A special word on ATC communication in OCA: Satellites are not used by ATC today. In OCA, ATC communicates with aircraft using HF transmitters located on the ground. When the distance or propagation conditions make the HF communication impossible, ATC (or the aircraft crew) will ask another aircraft to relay the message. Aircraft equipped with satellite phone can also try to contact the OCA center using telephone. If communication is still impossible, then the crew will continue as already cleared by ATC, and after they will continue as indicated in the flight plan which was filed with ATC before the flight. ATC will clear enough airspace around the assumed position of the aircraft to prevent collisions. This is not very different than when there is a loss of communication over land. See section Communications Failure After Entering NAT Region at the end of this document (NAT is the standard North Atlantic route system often used to cross the Atlantic Ocean).
For an intercontinental flight, how does the control know which ground
station to use (since it wouldn't make sense to connect all ground
stations to each airport) for control messages?
I hope you have got a better understanding, and know now this is not the case. Each ATC facility (tower, tracon, enroute center) uses different radio stations and a particular tower controls only the aircraft at this airport, using the local transmitter. The key is that ATC works with pre-agreed procedures to hand off control to the next facility when the aircraft leaves a given control area. An ATC unit controls aircraft in its area, and uses a ground radio station nearby the aircraft. OCA ATC indeed works with aircraft that are remote, and sometimes very far.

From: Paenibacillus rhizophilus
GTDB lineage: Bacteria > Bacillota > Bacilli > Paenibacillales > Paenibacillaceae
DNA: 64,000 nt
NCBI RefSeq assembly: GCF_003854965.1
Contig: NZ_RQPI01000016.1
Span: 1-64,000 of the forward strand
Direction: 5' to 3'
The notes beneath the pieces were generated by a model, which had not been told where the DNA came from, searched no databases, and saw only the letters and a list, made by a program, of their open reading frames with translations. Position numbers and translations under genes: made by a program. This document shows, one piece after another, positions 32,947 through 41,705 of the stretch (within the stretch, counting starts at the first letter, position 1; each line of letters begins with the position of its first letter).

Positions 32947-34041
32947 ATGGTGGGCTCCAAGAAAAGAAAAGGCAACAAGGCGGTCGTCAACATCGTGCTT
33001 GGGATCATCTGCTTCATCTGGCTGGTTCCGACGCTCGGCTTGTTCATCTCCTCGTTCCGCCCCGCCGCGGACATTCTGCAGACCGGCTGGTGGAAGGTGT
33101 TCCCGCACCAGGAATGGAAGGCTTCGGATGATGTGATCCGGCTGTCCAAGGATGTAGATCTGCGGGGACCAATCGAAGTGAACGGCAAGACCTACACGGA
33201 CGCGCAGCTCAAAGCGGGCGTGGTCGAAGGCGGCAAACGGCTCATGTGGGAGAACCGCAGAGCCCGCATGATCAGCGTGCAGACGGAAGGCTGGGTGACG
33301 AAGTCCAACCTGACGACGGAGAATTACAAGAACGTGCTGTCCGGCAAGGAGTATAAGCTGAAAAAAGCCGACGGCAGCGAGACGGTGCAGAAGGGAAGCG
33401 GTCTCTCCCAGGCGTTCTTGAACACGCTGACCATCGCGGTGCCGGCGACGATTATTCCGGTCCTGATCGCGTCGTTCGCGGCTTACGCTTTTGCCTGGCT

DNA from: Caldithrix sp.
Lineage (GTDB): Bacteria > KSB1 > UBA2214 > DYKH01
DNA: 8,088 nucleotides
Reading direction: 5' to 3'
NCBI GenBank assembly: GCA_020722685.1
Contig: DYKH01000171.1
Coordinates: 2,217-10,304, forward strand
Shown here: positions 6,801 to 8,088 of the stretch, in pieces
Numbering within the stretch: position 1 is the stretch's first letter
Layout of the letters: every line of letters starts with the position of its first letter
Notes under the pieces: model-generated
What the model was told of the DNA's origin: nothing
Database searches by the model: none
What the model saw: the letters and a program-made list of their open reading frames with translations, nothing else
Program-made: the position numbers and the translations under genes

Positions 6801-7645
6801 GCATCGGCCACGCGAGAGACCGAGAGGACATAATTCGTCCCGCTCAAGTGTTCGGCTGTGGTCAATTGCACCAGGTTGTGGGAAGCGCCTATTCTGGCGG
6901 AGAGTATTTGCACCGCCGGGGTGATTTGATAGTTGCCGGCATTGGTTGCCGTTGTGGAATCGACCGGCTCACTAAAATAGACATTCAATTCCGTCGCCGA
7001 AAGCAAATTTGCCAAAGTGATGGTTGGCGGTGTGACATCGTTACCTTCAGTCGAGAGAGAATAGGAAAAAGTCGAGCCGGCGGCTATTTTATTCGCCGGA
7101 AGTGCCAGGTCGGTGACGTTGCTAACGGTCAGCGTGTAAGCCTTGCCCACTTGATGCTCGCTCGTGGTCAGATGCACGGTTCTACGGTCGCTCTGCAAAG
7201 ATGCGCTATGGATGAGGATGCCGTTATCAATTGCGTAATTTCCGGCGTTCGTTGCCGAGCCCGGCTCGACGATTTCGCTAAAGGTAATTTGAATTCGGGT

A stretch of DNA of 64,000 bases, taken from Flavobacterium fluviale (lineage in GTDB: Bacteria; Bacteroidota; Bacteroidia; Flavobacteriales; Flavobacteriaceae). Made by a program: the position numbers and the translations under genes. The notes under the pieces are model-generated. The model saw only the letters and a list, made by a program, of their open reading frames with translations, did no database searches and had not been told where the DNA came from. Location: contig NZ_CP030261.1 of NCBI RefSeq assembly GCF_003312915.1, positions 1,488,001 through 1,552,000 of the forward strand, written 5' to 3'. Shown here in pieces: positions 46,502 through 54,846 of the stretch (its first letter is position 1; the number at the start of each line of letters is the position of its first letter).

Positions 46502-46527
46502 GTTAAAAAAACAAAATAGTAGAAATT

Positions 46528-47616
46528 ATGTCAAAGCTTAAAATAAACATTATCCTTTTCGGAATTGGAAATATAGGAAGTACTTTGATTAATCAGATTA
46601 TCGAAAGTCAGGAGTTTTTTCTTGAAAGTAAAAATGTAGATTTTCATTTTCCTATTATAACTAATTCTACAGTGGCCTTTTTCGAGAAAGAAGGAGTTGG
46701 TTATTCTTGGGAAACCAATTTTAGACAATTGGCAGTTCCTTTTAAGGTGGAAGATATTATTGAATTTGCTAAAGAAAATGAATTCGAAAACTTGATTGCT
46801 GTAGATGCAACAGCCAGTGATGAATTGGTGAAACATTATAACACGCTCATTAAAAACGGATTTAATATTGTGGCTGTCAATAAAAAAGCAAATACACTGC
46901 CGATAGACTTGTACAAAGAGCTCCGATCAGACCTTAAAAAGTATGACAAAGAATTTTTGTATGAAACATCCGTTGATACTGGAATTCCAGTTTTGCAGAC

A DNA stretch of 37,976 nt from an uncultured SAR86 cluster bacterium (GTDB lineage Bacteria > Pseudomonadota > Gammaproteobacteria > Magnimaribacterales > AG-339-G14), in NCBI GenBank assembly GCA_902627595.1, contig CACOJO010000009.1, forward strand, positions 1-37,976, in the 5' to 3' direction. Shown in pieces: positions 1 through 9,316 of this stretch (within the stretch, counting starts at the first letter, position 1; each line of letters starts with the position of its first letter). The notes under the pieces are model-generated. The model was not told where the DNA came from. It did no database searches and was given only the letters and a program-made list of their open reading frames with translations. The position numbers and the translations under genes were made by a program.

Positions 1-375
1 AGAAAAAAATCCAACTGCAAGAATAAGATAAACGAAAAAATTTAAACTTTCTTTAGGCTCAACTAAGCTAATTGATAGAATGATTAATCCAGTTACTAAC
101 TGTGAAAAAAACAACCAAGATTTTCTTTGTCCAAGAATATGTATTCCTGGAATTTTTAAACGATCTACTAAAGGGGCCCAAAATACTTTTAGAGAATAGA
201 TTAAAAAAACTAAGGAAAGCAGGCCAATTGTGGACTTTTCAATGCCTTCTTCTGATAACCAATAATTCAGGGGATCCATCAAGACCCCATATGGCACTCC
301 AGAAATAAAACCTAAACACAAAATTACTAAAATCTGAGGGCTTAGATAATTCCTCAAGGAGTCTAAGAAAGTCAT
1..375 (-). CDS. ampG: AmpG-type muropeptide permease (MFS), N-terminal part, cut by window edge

Are the control links (e.g., control-to-ground-station-to-aircraft) to
communicate with an aircraft predetermined before take-off?
Yes they are, not on a paper, but by the procedures. When the aircraft starts its engines, the crew is in contact with the "ground controller" who is a controller in the tower, specialized in controlling aircraft which aren't on the runways. When the aircraft is ready for takeoff, the ground controller hands over to someone else in the tower who manages the takeoffs (this is "the tower controller"), then after take off the tower hands over to the nearby tracon, then to enroute (there will be several successive enroute centers), etc.
The current controller hands over to the next controller on the aircraft route, when the aircraft is leaving their area of responsibility, this is part of the ATC organization itself.
"Plates" used by crew indicate how to reach a given control facility. For example, on this chart, the frequency of the Denver ARTCC is mentioned explicitly.
This is in case you are lost because this information is normally given by the previous controller prior to handing you over to Denver enroute center:
And here is how to contact the different ATC units at Paris - Charles De Gaulle:
More: ATC Facilities